According to the UN Environment Programme’s (UNEP) Food Waste Index Report 2021, approximately 17% of global food production is wasted. With an astonishing 61% of this waste coming from households. An estimated 1.3 billion tonnes of food are discarded globally. Each and every year. There is an urge to change: food waste is not only unsustainable in the future, it is unsustainable now.
From this standpoint, designers Yuki Hadal and Siyuan Wang founded 'Shed', wanting to give a brand new life to the food products we discard every day. The colours of Shed are intended to follow the natural course of time and the products will always have different colours in different seasons.
'Shed' has many meanings, from the moulting of insects and reptiles, leaves naturally falling from trees or to change skin. All these meanings embody the philosophy of Shed.
The process began with collecting all the food leftovers over the course of a month, drying and shredding them into small pieces. The powder, then, was mixed with agar-agar, glycerine and water. The combination of these elements created a thin and elastic sheet with interesting textures and incredible flexibility. To show the incredible possibilities that this material offer, the designers chose to display gloves, furniture, cups and other accessories made with Shed’s material (in particular, red onions peel, shrimp shells and tea bags). In fact, the proportions of the ingredients can be changed to create a harder or softer material, as well as a more rigid or flexible sheet. By doing so, the designers managed to create sheets that resemble leather, vinyl and resin. These sheets have an unlimited range of colours since they depend on what food is used to make them: orange peels create a fantastic amber sheet, while red onions peel become a glowing rosy sheet.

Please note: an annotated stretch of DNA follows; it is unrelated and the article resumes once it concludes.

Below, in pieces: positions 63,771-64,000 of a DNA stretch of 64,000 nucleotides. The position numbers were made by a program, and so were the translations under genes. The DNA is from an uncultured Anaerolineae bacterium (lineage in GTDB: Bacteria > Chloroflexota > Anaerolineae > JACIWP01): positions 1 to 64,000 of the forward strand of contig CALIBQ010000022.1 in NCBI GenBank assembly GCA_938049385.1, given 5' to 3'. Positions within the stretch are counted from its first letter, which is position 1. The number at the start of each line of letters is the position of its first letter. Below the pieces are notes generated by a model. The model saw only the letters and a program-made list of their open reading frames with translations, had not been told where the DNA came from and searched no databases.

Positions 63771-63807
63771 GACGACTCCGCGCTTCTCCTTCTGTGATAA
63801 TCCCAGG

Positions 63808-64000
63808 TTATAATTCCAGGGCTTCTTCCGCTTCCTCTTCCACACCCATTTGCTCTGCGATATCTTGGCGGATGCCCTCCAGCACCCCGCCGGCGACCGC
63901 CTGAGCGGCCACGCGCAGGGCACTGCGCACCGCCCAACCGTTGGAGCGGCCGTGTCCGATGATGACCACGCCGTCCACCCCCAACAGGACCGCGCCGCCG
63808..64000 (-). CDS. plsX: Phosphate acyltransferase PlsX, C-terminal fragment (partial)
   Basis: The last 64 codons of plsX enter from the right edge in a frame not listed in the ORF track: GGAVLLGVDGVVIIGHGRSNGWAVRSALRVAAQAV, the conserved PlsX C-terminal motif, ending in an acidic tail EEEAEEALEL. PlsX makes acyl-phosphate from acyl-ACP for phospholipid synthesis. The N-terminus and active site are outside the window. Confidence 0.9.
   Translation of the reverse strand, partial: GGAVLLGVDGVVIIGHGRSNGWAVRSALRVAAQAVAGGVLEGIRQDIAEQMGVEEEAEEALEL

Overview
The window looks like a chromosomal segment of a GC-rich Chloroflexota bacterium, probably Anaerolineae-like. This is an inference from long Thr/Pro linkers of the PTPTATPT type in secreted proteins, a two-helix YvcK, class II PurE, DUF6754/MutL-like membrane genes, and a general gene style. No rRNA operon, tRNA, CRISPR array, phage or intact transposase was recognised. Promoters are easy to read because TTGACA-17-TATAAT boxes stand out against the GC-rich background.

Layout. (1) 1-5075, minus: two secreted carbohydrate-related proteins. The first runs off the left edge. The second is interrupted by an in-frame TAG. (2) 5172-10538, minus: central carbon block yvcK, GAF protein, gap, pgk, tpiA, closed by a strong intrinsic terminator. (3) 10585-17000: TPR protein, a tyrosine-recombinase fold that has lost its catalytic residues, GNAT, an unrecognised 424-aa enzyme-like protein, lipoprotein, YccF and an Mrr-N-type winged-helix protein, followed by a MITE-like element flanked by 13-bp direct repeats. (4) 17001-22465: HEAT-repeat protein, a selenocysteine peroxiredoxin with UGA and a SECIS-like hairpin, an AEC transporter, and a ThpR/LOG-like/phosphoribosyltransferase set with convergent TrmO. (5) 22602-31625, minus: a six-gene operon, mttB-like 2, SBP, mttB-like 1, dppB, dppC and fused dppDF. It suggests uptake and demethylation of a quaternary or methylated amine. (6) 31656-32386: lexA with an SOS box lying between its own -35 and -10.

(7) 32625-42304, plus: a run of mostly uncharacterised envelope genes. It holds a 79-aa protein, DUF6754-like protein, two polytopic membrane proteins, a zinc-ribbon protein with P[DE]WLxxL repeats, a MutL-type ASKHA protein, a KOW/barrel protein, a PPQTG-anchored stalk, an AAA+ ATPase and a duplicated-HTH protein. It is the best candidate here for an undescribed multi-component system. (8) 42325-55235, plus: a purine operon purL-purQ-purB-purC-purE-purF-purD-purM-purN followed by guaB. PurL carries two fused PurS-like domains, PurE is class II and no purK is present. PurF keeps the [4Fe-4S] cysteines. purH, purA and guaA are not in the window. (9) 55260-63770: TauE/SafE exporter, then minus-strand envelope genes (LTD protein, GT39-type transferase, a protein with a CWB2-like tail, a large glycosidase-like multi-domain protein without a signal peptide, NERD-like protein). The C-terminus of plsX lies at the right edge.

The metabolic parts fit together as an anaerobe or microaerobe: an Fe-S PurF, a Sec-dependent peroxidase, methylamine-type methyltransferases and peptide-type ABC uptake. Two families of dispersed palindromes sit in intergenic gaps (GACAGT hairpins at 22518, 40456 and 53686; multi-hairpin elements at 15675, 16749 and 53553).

Information submitted by the maker and edited by the Future Materials Bank.
(Dried) onion peel powder, shrimp shell, rea residue, pomegranate peel powder, melon peel, potato peel, mushroom
Yuki Hadal, Siyuan Wang
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